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Eugene Burger: Final Secrets By Lawrence Hass, Ph.D

Eugene Burger: Final Secrets By Lawrence Hass, Ph.D

Review by Michael Close

met Eugene Burger in Chicago in the late 1970s/early 1980s. In those days I periodically made trips to Chicago to see Jay Marshall and hear some jazz. Phil Willmarth invited Jay and me to lunch; Phil also invited Eugene. As I recall, Eugene’s beard was substantial, but still brown, and he had the deep, sonorous voice that became such a familiar trademark. I no longer remember what we talked about, but I do know I left that lunch with the conviction Eugene was going to make a mark on the magic world.

In the following years, our paths crossed many times; each encounter was great fun – I enjoyed Eugene’s company. When my family and I moved away from Las Vegas, I seldom saw Eugene in person, but I often saw his name as he lectured and performed around the world.

I never suspected Eugene’s health was declining. Therefore, it was an enormous shock when, on August 8, 2017, I received the news he had died; he had kept the seriousness of his condition a secret from all but a handful of confidants. In 2009, Eugene had expressed to his friend Dr. Ricardo Rosenkranz that, as his health deteriorated, he wanted to be out of the public eye and his death should be “quick, painless, private, and anonymous.”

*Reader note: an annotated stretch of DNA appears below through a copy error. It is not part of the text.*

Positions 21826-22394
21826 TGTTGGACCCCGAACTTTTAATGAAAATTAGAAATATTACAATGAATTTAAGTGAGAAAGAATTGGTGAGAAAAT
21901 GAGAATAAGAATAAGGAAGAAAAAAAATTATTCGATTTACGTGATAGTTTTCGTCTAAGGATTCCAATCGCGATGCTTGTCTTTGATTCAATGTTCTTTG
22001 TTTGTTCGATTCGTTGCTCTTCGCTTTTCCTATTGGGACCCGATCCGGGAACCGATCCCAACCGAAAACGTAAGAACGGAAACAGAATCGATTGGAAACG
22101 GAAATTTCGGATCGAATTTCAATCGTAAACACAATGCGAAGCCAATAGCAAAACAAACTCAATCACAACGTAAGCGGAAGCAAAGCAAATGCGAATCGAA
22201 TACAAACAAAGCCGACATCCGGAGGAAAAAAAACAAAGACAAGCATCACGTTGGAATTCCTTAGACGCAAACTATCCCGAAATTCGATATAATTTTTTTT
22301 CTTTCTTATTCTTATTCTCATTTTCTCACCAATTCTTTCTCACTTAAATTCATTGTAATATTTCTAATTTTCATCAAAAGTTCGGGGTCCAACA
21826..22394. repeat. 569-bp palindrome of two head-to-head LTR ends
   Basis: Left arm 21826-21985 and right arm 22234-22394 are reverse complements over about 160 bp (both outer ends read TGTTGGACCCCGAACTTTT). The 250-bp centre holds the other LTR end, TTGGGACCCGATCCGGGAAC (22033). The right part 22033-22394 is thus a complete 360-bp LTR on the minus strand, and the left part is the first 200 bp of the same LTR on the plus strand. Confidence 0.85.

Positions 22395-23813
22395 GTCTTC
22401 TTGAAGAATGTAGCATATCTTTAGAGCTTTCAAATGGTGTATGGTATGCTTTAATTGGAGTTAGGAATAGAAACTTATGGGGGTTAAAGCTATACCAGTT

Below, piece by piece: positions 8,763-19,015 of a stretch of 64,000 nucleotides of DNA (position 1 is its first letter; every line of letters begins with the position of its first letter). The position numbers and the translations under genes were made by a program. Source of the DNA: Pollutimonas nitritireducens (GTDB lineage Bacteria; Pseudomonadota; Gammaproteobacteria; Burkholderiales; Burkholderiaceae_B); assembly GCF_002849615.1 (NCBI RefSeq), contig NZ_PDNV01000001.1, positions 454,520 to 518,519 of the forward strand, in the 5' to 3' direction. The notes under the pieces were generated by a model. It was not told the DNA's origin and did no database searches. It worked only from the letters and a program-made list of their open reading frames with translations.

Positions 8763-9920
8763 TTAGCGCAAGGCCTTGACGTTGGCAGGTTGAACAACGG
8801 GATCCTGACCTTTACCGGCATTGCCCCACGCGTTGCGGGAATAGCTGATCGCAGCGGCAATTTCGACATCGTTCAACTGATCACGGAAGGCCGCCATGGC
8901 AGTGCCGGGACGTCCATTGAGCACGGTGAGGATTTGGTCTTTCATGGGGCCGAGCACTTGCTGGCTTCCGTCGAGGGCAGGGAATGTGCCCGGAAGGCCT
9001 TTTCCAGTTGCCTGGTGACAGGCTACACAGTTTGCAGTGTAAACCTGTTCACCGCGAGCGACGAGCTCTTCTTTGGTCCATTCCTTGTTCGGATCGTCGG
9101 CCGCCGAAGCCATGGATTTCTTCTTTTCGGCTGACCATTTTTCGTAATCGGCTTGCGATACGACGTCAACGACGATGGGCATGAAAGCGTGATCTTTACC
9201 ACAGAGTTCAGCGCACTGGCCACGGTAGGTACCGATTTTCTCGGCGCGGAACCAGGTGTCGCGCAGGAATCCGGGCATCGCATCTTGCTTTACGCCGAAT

Having made a plan regarding his eventual demise, Eugene also made a plan concerning the other secrets he held tight – the secrets to the cherished routines he had used to fool magicians (and, of course, laymen) around the world. Larry Hass writes, “In early 2010, Eugene finally came up with a way to ‘have his cake and eat it too.’ That is, to fulfill his long-standing wish to have his entire repertoire in print for future generations without compromising his ability to astonish magicians with his most closely guarded secrets. Eugene’s solution involved asking me to write, oversee, and publish two books after his death that would share all of his unpublished materials – including some of his very finest pieces of magic.”

The first of the two books, Eugene Burger: From Beyond, was published in 2019. This book contains sixteen of Eugene’s unpublished stand-up, stage, and spirit-theater routines, including the work on the Gypsy Thread and Eugene’s spirit slate routine. The second book, Eugene Burger: Final Secrets, contains only card material, including routines you were probably fooled by if you saw Eugene perform live – Influence, Thought Sender, Destiny has a Name, Fishing, and Eugene’s work on Dai Vernon’s The Trick that Can’t Be Explained. Larry Hass describes the process: